Welcome to this month’s meeting of the Insecure Writer’s Support Group! If you’re not yet familiar with this fantastic group, we’re a bunch of writers, three hundred and counting, who are brave enough to share our insecurities with the worldwide web. Want to join? Click on this linky, hop on board Alex J. Cavanaugh’s blog, and put yourself on the list next to some of the nicest writers on the web.
As I considered whether or not I should ramble on about the dubious quality of the fifty thousand words I wrote for NaNoWriMo, I was struck by another much more dire insecurity.
You see, after having to park five blocks away and fight the holiday crowds that lay between me and my local bookstore, a cozy establishment by the name of Anderson’s Bookshop, I have a confession to make, especially difficult to divulge if I’m to consider myself an aspiring writer of fiction. It’s this:
I don’t own a Kindle.
Of course, just so you know I’m not a complete Luddite, I naturally took advantage of Amazon’s free Kindle app, and have happily read lots of great stories on my Mac. I love being able to highlight and annotate my favorite passages. I love that I never lose my spot. And I really love it when I can take advantage of a free download or two.
Take my recent trip to Anderson’s. Where else can I browse the books organized by subjects like ‘Holiday Books’ or ‘Local Authors’ and stumble upon a cool calendar and maybe a blank journal or two? Where else can I be captivated by a beautiful cover like the lovely Truth and Beauty, take a peek inside to find the writing eloquent, and think to myself, “Yup, this one’s a keeper. Just try to pry it out of my grubby little fingers.” And, though I’m a huge fan of the Look Inside feature at Amazon, sometimes I like to dive a little deeper before I make my purchase and read a particularly poignant section of dialogue, or a brilliant passage of description before I decide this one’s for me. There is hardly a time when I go in to buy a book that I don’t end up coming out with a few of its buddies as well.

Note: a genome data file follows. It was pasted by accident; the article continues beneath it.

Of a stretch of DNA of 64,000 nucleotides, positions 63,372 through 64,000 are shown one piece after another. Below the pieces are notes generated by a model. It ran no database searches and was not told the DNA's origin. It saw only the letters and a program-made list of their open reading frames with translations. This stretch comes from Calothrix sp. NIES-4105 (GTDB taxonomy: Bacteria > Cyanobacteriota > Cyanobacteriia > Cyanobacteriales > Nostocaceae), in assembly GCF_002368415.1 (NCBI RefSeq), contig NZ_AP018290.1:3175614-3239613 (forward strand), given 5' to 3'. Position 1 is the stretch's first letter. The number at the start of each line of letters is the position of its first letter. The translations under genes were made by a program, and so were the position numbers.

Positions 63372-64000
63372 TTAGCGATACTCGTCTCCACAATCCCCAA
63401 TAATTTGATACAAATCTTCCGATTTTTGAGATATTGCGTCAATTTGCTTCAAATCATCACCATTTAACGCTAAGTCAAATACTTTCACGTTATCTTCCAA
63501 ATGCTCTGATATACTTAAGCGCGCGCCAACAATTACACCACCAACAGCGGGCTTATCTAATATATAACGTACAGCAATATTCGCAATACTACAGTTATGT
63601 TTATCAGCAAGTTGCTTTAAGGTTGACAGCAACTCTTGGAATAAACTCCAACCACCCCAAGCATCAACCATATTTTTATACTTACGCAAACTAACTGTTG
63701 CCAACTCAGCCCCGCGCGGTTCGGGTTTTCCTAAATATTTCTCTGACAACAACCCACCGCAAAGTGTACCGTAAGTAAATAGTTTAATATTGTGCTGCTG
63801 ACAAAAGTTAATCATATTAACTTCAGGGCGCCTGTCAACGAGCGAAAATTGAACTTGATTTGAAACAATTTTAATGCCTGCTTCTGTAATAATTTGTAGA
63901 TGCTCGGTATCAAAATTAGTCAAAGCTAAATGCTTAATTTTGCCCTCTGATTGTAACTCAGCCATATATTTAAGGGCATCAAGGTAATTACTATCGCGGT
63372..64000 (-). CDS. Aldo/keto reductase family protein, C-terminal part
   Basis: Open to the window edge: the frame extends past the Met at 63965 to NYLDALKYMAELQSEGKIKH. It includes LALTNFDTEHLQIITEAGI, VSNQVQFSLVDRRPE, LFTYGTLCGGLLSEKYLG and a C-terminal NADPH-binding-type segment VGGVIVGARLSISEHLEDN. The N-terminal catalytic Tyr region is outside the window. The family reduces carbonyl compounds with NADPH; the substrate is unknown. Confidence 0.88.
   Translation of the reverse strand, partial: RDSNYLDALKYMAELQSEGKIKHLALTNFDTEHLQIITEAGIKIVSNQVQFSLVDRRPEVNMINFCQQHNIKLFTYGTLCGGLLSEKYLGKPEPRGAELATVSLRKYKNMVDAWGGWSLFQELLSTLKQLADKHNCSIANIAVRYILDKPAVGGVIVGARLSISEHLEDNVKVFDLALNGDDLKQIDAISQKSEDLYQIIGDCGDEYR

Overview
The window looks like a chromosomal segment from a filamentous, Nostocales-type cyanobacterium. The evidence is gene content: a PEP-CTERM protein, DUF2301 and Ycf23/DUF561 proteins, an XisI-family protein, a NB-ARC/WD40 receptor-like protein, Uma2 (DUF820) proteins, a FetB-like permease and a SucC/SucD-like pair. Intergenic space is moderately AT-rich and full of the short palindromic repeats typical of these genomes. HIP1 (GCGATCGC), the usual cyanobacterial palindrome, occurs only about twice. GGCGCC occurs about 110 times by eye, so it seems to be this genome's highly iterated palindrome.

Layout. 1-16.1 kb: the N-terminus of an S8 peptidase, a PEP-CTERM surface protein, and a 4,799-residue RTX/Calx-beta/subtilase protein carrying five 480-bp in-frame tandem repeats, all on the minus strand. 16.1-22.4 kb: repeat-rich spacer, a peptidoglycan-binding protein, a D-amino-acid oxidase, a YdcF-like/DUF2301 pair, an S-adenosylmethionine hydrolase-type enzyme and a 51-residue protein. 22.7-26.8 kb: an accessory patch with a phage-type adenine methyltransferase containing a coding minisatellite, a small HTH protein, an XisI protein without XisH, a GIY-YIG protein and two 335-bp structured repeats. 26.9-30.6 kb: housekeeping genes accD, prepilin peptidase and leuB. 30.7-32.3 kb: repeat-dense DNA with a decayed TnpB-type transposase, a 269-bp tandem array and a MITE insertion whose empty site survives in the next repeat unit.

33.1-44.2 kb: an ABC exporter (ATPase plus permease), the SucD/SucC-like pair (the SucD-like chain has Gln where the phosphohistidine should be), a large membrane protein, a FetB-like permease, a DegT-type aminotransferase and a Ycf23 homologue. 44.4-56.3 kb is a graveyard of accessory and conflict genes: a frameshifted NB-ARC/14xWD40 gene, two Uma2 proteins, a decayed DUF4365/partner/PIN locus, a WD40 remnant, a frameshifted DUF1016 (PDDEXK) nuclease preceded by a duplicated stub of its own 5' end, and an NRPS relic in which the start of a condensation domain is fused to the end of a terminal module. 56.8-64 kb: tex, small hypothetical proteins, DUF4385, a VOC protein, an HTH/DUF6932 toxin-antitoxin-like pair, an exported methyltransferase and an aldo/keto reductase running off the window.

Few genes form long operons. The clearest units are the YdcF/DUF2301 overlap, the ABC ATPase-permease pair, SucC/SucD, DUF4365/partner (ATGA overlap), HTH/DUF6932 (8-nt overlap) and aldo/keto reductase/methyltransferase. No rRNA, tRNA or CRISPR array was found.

Much as I love Amazon’s convenience and fast shipping, there is something about holding the physical book in my hands and desiring it that electronic versions just can’t match. A book is a treasure I can tuck next to my bed and carry in my purse, and after I read it I can pass it on to my friends. Even better, once they’ve read it, we can talk about it, gush over the love scenes, and analyze an alternate ending or two. Electronic readers make this a tricky proposition, as I understand that not all e-book readers take the same versions of the book, necessitating another purchase of the book for the other device.
My biggest insecurity about this is, now that I’m hoping to someday have a publishable story on my hands, does the possible extinction of physical books mean my dream of giving away signed copies of my book will die? If my story only comes out as an e-book, will I be unable to read my own work if I hold out on the e-reader? Am I chasing down the equivalent of the dodo bird as I continue my pilgrimage to one of the few remaining bookstores?
Or should I just get with the program and hope Santa brings me an iPad for Christmas this year?
Book image courtesy of sanja gjenero @ Stock.xchng, iPad image courtesy of Evan-Amos @ Wikimedia Commons